In the Data Business? You May Be Obligated to Register in Vermont by Thursday
Data brokers have until this Thursday to register with the Vermont Secretary of State as part of a new data broker oversight law that became effective January 1st.
Approved unanimously by the Vermont Senate last May, the Vermont Data Broker Regulation, Act 171 of 2018, requires data brokers to register annually, pay an annual filing fee of $100, and maintain minimum data security standards, but the law does not prevent data brokers from collecting or selling consumer data.
What Qualifies as a “Data Broker”?
The law only applies to “data broker[s],” defined as a “business, or unit or units of a business, separately or together, that knowingly collects and sells or licenses to third parties the brokered personal information of a consumer with whom the business does not have a direct relationship.”
Guidance from the Vermont Attorney General issued last month provides four criteria for determining if your business is a data broker:
1. Does the business have a direct relationship with the consumers whose data is at issue? If yes, the law does not apply.
The law is aimed at monitoring practices by businesses that buy and sell data about consumers without offering services to those consumers. Thus, Vermont’s law does not apply when there is a direct relationship with the consumer. For example, a retailer that sells information about its customers is not a data broker under the law, because the retailer has a direct relationship with its customers.
2. Is the consumer data about Vermont residents? If no, the law does not apply.
The data broker law only applies to data about consumers residing in Vermont.
3. Does the business collect and sell or license the data? If no, the law does not apply.
For the law to apply, there must be both collection and sale or licensure of data. If a company collects data for its own use, it is not a data broker. Also, if a company uses a third party to process data for the company’s own purposes, the company is not acting as a data broker. Selling or licensing activities that are “merely incidental to the business” also do not count for purposes of this law. It is only when a company collects and then sells or licenses the data that the company is deemed to be a data broker.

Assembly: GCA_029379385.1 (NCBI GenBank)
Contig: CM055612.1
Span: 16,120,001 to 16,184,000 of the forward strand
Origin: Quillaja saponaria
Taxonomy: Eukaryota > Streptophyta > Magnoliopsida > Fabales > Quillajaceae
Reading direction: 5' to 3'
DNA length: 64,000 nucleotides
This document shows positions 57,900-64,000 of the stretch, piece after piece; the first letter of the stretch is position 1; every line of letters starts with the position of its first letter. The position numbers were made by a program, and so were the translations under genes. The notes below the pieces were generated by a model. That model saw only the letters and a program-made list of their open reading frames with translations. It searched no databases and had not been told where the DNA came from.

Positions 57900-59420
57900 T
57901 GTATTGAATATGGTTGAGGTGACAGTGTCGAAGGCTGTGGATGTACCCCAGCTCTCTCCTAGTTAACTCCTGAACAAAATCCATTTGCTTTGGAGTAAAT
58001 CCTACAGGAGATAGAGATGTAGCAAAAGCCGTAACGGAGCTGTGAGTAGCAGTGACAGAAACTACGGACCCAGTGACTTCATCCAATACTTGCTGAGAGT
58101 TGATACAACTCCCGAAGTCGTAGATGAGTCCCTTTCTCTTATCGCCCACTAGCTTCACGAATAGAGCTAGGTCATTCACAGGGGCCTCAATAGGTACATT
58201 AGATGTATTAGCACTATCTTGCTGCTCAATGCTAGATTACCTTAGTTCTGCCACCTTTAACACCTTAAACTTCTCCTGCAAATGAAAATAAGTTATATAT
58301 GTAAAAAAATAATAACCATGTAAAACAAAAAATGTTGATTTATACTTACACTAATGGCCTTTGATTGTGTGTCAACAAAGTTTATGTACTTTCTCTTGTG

4. Does the data meet the criteria for “brokered personal information?” If no, the law does not apply.
Only brokered personal information is subject to this law. To be eligible, the data must be (a) computerized, (b) categorized or organized for dissemination to third parties, and (c) include a name, address, data of birth, place of birth, mother’s maiden name, biometric information, name or address of a family member, social security number, or government-issued identification number.
Are there Exemptions?
Yes, certain activities are exempt from the data broker law, such as: (a) developing or maintaining a third-party e-commerce or application platform, (b) providing 411 directory assistance services, (c) providing publicly-available information related to a consumer’s business or profession, or (d) providing publicly-available, real-time alerts for health or safety purposes.
What are Data Broker Compliance Obligations?
Data brokers must annually register with the Vermont Secretary of State. In the registration statement, a data broker must disclose information about consumer opt-out options, purchaser credentialing processes, the number of data breaches that took place in the prior year, and whether the data broker possesses information about minors.
Additionally, data brokers are required to comply with minimum data security standards to protect consumer data. The law requires data brokers to develop a comprehensive, written information security program with appropriate administrative, technical, and physical safeguards that conform to the requirements specified in the law.
The law also makes it illegal for anyone – whether or not a data broker – to acquire brokered personal information through fraudulent means, or to acquire such information for purposes of stalking, harassment, fraud, or discrimination.
Enforcement of Violations
Failure to comply with minimum data security standards; acquisition of brokered personal information through fraudulent means; and acquisition of brokered personal information for prohibited purposes are all considered to be “unfair and deceptive act[s] in commerce” prohibited by Vermont consumer protection law. Vermont law permits the Attorney General and individual consumers to enforce this law through legal action.
When is the Deadline to Register?
Companies who met the definition of a “data broker” in 2018 are obligated to register with the Vermont Secretary of State by January 31, 2019 to avoid a penalty of $50 per day, up to a maximum of $10,000 per year.